15 |

MA5509 - Numerical Methods
This module is an introduction to the methods, tools and ideas of numerical computation. In mathematics, one often encounters standard problems for which there are no easily obtainable explicit solutions, given by a closed formula. Examples might be the task of determining the value of a particular integral, finding the roots of a certain non-linear equation or approximating the solution of a given differential equation. Different methods are presented for solving such problems on a modern computer, together with their applicability and error analysis. A significant part of the module is devoted to programming these methods and running them in MATLAB. Introduction: Importance of numerical methods; short description of flops, round-off error, conditioning Solution of linear and non-linear equations: bisection, Newton-Raphson, fixed point iteration Interpolation and polynomial approximation: Taylor polynomials, Lagrange interpolation, divided differences, splines Numerical integration: Newton-Cotes rules, Gaussian rules Numerical differentiation: finite differences Introduction to initial value problems for ODEs: Euler methods, trapezoidal method, Runge-Kutta methods. View full module details |
15 |

MA5512 - Ordinary Differential Equations
This module introduces the basic ideas to solve certain ordinary differential equations, like first order scalar equations, second order linear equations and systems of linear equations. It mainly considers their qualitative and analytical aspects. Outline syllabus includes: First-order scalar ODEs; Second-order scalar linear ODEs; Existence and Uniqueness of Solutions; Autonomous systems of two linear first-order ODEs. View full module details |
15 |

MA5504 - Lagrangian and Hamiltonian Dynamics
This module will present a new perspective on Newton's familiar laws of motion. First we introduce variational calculus with applications such as finding the paths of shortest distance. This will lead us to the principle of least action from which we can derive Newton's law for conservative forces. We will also learn how symmetries lead to constants of motion. We then derive Hamilton's equations and discuss their underlying structures. The formalisms we introduce in this module form the basis for all of fundamental modern physics, from electromagnetism and general relativity, to the standard model of particle physics and string theory. Indicative syllabus: Review of Newton mechanics: Newton's law; harmonic and anharmonic oscillators (closed and unbound orbits, turning points); Kepler problem: energy and angular momentum conservation Lagrangian Mechanics: Introdution to variational calculus with simple applications (shortest path - geodesic, soap film, brachistochrone problem); principle of least action: Euler-Lagrange equations (Newtonian mechanics with conservative forces); constraints and generalised coordinates (particle on a hoop, double pendulum, normal modes); Noether's theorem (energy and angular momentum conservation) Hamiltonian Dynamics: Hamilton's equations; Legendre transform; Hamiltonian phase space (harmonic oscillator, anharmonic oscillators and the mathematical pendulum); Liouville's theorem; Poisson brackets. View full module details |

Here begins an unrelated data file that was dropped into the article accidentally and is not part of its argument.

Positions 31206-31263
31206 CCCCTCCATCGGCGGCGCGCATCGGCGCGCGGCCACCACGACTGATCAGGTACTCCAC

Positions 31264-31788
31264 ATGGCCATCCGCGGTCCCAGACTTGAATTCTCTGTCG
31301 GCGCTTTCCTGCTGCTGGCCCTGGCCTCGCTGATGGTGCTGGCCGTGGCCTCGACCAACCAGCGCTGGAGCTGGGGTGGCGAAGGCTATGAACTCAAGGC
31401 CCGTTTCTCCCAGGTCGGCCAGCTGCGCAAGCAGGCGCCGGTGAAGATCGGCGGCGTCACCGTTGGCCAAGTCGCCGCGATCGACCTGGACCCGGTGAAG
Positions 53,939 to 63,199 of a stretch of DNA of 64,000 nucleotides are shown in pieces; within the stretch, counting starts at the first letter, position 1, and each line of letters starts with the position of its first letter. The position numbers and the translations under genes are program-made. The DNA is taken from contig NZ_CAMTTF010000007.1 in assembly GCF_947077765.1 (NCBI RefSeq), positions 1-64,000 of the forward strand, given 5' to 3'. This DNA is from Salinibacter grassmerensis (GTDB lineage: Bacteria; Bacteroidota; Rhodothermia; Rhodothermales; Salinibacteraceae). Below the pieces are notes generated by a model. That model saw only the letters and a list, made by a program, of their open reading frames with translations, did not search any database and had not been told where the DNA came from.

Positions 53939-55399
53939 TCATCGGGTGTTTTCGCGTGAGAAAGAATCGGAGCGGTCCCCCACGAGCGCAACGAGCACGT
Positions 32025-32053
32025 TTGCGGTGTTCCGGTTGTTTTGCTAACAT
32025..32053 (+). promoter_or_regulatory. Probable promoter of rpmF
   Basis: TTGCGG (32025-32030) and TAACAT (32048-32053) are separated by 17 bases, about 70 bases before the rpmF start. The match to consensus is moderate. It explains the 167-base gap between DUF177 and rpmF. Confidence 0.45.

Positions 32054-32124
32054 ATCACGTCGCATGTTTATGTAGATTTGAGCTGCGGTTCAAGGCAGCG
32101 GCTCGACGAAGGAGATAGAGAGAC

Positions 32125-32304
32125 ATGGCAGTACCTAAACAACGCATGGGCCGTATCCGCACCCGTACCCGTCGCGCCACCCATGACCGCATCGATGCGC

15 |

MA5501 - Applied Statistical Modelling 1
Constructing suitable models for data is a key part of statistics. For example, we might want to model the yield of a chemical process in terms of the temperature and pressure of the process. Even if the temperature and pressure are fixed, there will be variation in the yield which motivates the use of a statistical model which includes a random component. In this module, we study how suitable models can be constructed, how to fit them to data and how suitable conclusions can be drawn. Both theoretical and practical aspects are covered, including the use of R. View full module details |
15 |

MA5502 - Curves and Surfaces
The main aim of this module is to give an introduction to the basics of differential geometry, keeping in mind the recent applications in mathematical physics and the analysis of pattern recognition. Outline syllabus includes: Curves and parameterization; Curvature of curves; Surfaces in Euclidean space; The first fundamental form; Curvature of surfaces; Geodesics. View full module details |
15 |

### Stage 3

Optional modules may include | Credits |